Twitch's list of games banned from broadcast has just 17 titles on it, including aggressively offensive fare like Hatred and RapeLay. It also has two free games from Robert Yang, Cobra Club and the recently released Rinse and Repeat. The former game is a virtual "dick pic" photo studio; the latter is a first-person game where players soap up buff men in the showers after gym class. Both feature frontal male nudity.
Yang responded to the bans in a blog post yesterday, taking Twitch to task for a system that would classify his work alongside more clearly distasteful titles.
"On one hand, it is extremely validating as an artist to be acknowledged as 'dangerous' -- thanks, Twitch. On the other hand, the Twitch policy about sex and nudity is shitty and I'm going to complain about why I hate it and feel it's unfair, and also really unhealthy for video games as an art form," Yang said.
The official Twitch rule about nudity in games is that it "can't be a core focus or feature of the game in question... Occurrences in game are okay, so long as you do not make them a primary focus of your stream and only spend as much time as needed in the area to progress the game's story."
Yang says that rule ignores the context of nudity in a game in order to focus on the quantity of nudity instead.
"That means Twitch treats my games exactly the same as the disgusting RapeLay, a game that I won't even bother describing here," Yang said. "This equivocation is offensive to me, when I focus heavily on ideas of consent, boundaries, bodies, and respect in my games."
Yang went on to say that Twitch's policy effectively means that sex in games is acceptable when it is used for titillation and crass exploitation (as in the Dead or Alive series), but not when it is essential to a game's value as an artistic work. Given the somewhat tame activity of showering on display in Rinse and Repeat, Yang also suggested the ban raises a question of systemic homophobia in Twitch's policy.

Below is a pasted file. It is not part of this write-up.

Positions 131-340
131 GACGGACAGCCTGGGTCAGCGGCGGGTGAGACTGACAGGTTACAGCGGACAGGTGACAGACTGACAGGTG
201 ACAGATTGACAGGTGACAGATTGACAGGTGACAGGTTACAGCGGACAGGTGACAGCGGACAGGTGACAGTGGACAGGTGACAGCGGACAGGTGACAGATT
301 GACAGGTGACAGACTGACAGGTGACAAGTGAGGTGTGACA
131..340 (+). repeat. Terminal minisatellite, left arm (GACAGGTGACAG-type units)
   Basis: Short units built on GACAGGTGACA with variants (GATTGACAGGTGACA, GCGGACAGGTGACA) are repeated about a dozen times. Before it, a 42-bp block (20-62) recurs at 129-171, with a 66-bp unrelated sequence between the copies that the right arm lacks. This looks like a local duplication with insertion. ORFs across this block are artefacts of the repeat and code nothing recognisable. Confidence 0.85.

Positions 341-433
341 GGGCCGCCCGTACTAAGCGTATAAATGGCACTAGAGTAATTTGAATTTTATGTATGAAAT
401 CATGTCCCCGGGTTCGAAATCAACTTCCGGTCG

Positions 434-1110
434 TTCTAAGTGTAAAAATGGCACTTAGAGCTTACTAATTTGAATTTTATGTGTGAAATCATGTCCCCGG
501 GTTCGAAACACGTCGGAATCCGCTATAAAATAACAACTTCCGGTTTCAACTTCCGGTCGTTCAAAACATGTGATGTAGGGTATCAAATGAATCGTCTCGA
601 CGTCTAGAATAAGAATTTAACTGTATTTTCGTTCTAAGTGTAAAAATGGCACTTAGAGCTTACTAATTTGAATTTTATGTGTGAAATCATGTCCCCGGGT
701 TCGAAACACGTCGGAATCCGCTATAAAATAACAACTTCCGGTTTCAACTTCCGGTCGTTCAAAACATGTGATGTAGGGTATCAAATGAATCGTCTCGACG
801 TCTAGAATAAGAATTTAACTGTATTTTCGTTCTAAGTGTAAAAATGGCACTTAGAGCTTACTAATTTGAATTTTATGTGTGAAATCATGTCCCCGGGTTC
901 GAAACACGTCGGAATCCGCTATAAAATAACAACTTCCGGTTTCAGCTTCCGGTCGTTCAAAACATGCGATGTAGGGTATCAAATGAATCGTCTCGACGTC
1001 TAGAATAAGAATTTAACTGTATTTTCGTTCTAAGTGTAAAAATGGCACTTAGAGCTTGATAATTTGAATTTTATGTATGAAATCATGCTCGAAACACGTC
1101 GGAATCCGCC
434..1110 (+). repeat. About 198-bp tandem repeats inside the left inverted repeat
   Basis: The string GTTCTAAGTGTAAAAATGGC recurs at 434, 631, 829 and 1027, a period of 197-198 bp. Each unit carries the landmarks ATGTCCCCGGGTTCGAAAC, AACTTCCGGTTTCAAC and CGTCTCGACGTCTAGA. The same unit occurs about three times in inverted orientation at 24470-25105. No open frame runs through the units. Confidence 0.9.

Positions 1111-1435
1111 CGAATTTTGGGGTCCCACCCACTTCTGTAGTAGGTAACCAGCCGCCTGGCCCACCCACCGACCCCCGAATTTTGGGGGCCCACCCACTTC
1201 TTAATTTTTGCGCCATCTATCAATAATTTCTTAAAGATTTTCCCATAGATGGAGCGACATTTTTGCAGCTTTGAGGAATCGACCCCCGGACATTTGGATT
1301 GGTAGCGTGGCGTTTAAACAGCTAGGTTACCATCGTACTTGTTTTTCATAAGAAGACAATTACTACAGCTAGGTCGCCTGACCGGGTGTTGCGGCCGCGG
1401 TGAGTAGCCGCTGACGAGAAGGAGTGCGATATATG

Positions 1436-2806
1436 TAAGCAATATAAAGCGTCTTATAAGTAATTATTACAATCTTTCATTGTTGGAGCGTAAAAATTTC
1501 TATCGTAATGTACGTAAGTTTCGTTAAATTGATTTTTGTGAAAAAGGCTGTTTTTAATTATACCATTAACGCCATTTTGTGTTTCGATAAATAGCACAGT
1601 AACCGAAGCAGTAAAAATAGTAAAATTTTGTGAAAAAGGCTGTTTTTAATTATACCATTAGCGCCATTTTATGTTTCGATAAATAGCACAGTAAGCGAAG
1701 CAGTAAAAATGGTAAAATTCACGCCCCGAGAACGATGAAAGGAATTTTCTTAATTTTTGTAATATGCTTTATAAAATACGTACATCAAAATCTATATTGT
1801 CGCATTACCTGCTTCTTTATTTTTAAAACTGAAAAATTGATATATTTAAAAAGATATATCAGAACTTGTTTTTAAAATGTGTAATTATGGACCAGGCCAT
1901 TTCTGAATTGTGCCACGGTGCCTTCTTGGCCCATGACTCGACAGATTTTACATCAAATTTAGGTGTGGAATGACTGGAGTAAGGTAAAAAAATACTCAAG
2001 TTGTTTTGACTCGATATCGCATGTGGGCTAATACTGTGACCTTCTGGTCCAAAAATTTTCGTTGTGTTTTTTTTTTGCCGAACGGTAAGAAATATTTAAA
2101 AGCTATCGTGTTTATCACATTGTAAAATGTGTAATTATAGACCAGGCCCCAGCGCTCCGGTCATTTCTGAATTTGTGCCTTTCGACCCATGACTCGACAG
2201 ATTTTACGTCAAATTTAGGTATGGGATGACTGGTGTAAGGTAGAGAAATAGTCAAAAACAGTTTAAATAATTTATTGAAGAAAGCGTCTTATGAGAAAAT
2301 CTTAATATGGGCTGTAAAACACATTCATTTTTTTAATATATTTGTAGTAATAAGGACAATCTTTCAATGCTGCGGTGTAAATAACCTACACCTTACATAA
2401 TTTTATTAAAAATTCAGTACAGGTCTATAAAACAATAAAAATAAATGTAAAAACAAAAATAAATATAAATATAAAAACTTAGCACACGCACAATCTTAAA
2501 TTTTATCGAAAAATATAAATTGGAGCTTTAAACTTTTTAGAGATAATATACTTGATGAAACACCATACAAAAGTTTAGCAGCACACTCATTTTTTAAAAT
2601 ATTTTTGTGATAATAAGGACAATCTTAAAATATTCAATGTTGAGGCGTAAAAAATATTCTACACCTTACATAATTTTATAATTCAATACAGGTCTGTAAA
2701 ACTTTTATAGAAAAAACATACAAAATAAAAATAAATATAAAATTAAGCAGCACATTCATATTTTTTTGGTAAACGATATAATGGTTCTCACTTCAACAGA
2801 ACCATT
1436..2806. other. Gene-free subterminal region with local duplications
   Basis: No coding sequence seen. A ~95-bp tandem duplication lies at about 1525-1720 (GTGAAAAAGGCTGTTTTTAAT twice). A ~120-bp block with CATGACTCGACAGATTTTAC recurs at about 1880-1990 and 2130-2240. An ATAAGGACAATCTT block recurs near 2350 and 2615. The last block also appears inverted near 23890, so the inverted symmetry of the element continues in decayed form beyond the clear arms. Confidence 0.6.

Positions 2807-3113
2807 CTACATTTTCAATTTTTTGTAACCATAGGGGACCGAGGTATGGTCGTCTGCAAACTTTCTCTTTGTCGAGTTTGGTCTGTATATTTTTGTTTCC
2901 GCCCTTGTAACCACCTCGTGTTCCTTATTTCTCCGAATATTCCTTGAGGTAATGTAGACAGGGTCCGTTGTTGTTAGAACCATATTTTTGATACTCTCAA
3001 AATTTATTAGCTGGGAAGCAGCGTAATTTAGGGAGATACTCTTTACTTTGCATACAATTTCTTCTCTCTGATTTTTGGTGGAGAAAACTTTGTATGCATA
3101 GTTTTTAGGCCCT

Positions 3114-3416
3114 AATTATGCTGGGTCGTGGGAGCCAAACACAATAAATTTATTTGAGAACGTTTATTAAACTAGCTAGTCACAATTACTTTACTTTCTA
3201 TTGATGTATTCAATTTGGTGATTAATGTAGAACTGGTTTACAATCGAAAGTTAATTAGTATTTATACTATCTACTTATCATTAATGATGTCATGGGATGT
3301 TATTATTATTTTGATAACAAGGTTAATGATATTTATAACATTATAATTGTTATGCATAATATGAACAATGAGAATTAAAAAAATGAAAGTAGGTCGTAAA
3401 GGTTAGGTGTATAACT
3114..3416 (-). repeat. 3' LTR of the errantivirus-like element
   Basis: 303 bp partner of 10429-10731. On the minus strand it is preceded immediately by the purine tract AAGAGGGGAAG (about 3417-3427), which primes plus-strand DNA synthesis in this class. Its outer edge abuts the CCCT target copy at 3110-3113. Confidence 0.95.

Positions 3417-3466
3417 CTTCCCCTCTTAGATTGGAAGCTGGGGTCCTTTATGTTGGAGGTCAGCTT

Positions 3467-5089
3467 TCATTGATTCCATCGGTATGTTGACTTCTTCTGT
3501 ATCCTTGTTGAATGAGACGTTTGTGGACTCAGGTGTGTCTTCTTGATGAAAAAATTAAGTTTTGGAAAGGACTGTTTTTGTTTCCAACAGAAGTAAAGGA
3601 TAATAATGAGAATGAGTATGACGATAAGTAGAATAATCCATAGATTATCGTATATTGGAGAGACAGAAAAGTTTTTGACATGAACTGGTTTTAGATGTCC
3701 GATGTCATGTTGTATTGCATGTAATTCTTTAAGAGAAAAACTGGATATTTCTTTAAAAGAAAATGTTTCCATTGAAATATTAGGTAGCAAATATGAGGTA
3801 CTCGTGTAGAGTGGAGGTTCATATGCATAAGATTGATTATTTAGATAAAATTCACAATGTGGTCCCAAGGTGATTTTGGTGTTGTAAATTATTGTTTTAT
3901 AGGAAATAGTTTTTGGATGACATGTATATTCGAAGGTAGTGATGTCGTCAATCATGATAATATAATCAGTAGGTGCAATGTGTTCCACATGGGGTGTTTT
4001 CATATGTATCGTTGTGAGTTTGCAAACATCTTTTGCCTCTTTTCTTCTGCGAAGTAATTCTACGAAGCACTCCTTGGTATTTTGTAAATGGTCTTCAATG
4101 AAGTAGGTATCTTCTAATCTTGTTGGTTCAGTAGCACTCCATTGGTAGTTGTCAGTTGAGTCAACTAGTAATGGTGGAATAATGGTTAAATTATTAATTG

"Gamers want so desperately for games to function as art, to witness games about the depth of human experience -- and here is Twitch, a crucial platform in games culture that had 44 percent livestreaming market share in 2014, insisting 'NO' -- games should only ever snicker about sex and nudity, like some stoned tweens clutching smuggled Hot Pockets in the back of a movie theater," Yang said. "The idea that nudity and sex are allowed on Twitch, only when it's tangential and exploitative, is a fucking disgrace. It sends conservative messages for what is allowed to be a 'real game,' and discourages artistic experimentation from developers for fear of being banned from Twitch."
Yang later amended the post, substituting "rather regrettable policy" for "fucking disgrace" in the above paragraph. He also called for Twitch to revise its policy to make artistic consideration a factor when deciding what games should be banned from broadcast. A Twitch representative had not returned a request for comment as of press time.